ing Plans In Europe In America 279 pages, 6x9.
PRICE, $2.00

Cloth, $2.00 net.
Order these books through the New York State Forestry Association, Chamber of Commerce, Syracuse, N. Y.

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Incorporated, 1914

The New York State Forestry Association was organized in January, 1913, for the purpose of amalgamating the allied forest interests of the State into one compact body. The Association now has a membership of over 600; it publishes a quarterly magazine devoted to the dissemination of information upon the Forestry situation within the State and plans to vastly increase its membership and influence during the coming year. Too often an organization of this kind dissipates its energies in generalities. Appreciating this fact, the New York State Forestry Association has definitely set for its goal the following:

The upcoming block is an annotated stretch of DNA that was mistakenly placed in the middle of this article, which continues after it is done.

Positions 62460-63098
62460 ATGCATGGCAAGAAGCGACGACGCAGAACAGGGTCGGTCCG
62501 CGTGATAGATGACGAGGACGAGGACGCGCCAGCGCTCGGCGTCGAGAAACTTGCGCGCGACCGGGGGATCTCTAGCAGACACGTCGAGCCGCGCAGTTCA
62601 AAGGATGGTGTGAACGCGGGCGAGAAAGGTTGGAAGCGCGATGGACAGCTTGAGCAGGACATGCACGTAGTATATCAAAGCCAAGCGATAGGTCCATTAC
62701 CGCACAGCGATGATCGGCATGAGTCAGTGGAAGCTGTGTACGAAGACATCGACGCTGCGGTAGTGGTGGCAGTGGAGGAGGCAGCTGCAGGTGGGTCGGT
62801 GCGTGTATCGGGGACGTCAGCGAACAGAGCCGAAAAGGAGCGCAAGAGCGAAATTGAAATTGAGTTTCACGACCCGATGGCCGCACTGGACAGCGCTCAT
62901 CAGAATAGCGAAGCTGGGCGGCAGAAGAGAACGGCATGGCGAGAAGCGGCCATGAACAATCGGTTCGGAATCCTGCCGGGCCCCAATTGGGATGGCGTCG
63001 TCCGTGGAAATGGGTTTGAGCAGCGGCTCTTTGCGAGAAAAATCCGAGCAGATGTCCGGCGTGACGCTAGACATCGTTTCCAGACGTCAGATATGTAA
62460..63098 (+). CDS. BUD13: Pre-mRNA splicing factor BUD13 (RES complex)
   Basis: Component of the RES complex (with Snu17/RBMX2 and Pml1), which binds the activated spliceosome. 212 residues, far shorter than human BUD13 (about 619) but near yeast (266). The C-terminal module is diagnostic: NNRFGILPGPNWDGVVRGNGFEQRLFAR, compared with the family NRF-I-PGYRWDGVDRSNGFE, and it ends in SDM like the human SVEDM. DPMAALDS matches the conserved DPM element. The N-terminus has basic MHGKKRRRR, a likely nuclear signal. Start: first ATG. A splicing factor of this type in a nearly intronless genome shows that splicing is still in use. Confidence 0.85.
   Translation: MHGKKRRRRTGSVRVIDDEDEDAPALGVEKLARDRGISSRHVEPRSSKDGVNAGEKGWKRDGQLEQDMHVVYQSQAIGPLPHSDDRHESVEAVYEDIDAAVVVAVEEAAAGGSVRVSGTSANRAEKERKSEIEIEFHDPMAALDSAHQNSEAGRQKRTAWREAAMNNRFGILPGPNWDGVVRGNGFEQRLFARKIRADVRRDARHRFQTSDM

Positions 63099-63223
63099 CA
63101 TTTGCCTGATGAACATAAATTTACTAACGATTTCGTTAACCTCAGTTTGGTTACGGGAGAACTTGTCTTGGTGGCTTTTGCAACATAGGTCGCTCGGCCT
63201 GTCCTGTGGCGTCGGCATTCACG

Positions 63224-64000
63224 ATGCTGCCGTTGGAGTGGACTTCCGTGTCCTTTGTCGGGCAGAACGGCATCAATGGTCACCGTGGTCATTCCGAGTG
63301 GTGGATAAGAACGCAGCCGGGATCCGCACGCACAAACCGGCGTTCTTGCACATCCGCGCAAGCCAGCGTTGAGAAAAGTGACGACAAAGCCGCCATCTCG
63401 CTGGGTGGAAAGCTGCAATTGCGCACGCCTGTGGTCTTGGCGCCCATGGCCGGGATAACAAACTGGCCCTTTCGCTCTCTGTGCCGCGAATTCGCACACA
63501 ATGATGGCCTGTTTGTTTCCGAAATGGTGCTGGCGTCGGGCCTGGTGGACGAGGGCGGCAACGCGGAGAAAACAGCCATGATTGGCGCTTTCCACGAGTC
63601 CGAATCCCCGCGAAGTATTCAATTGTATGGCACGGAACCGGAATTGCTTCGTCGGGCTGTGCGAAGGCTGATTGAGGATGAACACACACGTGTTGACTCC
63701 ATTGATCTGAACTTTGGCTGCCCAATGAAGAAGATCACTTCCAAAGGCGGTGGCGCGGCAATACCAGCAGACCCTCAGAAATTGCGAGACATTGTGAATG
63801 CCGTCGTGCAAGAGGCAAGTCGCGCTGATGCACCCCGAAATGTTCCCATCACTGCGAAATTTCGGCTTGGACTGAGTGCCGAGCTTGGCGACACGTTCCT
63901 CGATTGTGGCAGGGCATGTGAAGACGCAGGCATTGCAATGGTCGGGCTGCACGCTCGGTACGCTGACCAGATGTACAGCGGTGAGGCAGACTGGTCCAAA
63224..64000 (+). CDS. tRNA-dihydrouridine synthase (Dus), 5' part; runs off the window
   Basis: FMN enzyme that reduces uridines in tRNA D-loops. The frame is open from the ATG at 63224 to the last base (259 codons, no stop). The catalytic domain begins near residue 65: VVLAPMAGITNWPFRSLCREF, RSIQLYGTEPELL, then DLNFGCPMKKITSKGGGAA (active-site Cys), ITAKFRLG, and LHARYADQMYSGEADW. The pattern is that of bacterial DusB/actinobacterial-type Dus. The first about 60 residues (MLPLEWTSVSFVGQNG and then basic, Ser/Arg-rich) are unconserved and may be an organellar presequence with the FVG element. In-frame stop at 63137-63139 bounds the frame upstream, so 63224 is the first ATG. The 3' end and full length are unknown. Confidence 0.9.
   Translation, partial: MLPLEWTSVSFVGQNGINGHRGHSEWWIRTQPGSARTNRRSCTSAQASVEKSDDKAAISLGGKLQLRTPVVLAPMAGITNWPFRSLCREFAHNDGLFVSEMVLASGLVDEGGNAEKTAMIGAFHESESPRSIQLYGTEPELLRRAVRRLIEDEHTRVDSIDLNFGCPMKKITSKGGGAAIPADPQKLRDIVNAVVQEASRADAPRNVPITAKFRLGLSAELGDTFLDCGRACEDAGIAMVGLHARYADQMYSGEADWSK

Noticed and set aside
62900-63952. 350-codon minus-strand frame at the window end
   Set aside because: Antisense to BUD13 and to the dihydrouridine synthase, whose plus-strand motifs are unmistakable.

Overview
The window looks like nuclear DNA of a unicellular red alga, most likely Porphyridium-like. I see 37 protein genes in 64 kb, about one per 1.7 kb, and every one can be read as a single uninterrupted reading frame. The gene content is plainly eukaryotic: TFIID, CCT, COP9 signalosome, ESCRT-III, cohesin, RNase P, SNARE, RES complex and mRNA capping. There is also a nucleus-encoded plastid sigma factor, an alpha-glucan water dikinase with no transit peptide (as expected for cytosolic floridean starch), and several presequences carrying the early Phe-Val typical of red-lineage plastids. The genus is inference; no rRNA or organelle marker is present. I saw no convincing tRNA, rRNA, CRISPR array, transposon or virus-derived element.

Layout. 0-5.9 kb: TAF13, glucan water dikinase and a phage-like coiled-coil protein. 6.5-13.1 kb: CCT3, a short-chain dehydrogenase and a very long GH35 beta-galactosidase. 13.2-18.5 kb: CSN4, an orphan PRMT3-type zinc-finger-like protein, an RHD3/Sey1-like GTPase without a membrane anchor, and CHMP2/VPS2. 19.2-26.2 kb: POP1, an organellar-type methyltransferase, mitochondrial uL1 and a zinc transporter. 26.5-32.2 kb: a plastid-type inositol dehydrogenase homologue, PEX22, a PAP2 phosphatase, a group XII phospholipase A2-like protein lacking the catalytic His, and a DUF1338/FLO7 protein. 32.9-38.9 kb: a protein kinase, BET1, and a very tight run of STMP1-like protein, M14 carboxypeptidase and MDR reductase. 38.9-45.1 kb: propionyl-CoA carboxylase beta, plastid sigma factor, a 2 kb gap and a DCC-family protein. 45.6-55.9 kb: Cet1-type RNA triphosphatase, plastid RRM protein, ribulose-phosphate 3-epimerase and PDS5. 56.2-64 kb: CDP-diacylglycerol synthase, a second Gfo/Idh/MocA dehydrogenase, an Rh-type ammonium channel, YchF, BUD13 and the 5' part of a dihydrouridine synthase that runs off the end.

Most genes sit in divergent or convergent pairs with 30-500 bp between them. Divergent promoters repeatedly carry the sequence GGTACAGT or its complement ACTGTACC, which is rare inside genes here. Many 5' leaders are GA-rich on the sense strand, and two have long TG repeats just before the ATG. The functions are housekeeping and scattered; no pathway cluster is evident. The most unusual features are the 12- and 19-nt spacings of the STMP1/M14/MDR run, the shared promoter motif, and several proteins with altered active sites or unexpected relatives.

1. The promotion of the Forestry movement in New York State

by uniting in a single organization all who are interested. 2. The dissemination of information concerning the purpose,

value and effects of forests and to provide an organ in which interests of the lumberman, sportsman and owner, manufacturer and all others may be brought together, and to solicit

free discussion on all public questions. The Association also sets itself on record concretely in endeavoring to achieve the following:

To extend the protection from forest fires to all forest lands and
to reduce the annual destruction caused by forest fires.
To educate public opinion in order that a rational policy be
pursued in managing the forest lands owned by the State.
To extend the reforestation of idle land.
To insure a future supply of timber for the wood industries.
To protect our watersheds and conserve our stream flow.
To maintain our forests so that they will protect game and fish